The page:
• Zinc orotate: Report suggest that zinc orotate is one of the most effective forms of zinc.
  • Zinc l-methionine: Another form of zinc that is usable by the body and shown to improve the appearance of skin.
  • Zinc piliconate: Studies suggest that zinc piliconate is one of the best forms of zinc available and is significantly better than most other forms of zinc.  

What About Topical Zinc?

Zinc can be taken internally for a host of benefits, but topical zinc creams are also available. However, studies on topical zinc don’t show much promise for its effectiveness in reducing acne bacteria. In one study, topical zinc was no better for skin than a placebo cream.

Studies evaluating zinc creams on acne don’t give much reason to celebrate. While some show positive results, the evidence overall is not promising. The only study where zinc sulfate cream was compared to placebo cream showed no difference in results.

Dosage

According to the USDA recommended daily intake guidelines, an adult male should take no more than 11 milligrams and an adult female should take no more than 8 milligrams of bound zinc per day. However, there is another form of zinc supplement available, called elemental zinc.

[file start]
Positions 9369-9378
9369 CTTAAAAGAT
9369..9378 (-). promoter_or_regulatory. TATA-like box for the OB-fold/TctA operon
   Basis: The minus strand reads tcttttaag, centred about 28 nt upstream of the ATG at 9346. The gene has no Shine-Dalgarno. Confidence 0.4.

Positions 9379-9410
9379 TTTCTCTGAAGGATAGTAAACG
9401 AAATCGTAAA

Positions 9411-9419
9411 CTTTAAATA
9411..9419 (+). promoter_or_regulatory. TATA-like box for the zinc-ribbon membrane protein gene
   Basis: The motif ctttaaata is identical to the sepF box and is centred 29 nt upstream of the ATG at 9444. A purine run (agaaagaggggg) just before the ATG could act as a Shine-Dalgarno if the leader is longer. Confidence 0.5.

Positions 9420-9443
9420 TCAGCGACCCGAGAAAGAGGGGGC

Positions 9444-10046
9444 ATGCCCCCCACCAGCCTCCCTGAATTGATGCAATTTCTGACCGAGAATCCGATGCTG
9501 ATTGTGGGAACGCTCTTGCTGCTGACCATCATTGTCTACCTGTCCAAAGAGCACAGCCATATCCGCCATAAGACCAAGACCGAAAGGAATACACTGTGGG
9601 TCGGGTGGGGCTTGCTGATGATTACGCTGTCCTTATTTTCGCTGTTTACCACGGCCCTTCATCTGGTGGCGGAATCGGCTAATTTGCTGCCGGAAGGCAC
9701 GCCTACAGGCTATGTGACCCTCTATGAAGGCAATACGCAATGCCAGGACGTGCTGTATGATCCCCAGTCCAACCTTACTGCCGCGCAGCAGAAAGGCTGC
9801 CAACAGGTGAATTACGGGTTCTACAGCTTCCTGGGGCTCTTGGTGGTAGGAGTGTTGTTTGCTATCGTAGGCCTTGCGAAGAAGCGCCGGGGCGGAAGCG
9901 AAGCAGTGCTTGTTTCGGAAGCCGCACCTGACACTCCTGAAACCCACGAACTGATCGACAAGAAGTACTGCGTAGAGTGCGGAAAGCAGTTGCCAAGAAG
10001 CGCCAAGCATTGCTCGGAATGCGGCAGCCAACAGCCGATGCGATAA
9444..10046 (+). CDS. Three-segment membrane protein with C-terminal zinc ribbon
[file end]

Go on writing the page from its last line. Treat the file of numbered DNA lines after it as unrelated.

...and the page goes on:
Elemental zinc has been show in some studies to be more effective than bound zinc, and safer to take at higher levels. The recommended daily intake of elemental zinc is no more than 50 milligrams per day. Higher doses of bound and elemental zinc can cause irritating side effects, most commonly, and upset stomach and cramps.

A few studies have examined higher does of bound zinc for acne. In these studies, study participants consumed between 40 and 300 milligrams of elemental zinc. This is not recommended unless you are under the direct supervision of a health professional. It can be dangerous to take too much zinc, particularly as it can interfere with copper absorption, which is dangerous for health. If you take zinc supplements, you must also take copper supplements to balance the minerals in the body and prevent overdosing and side effets.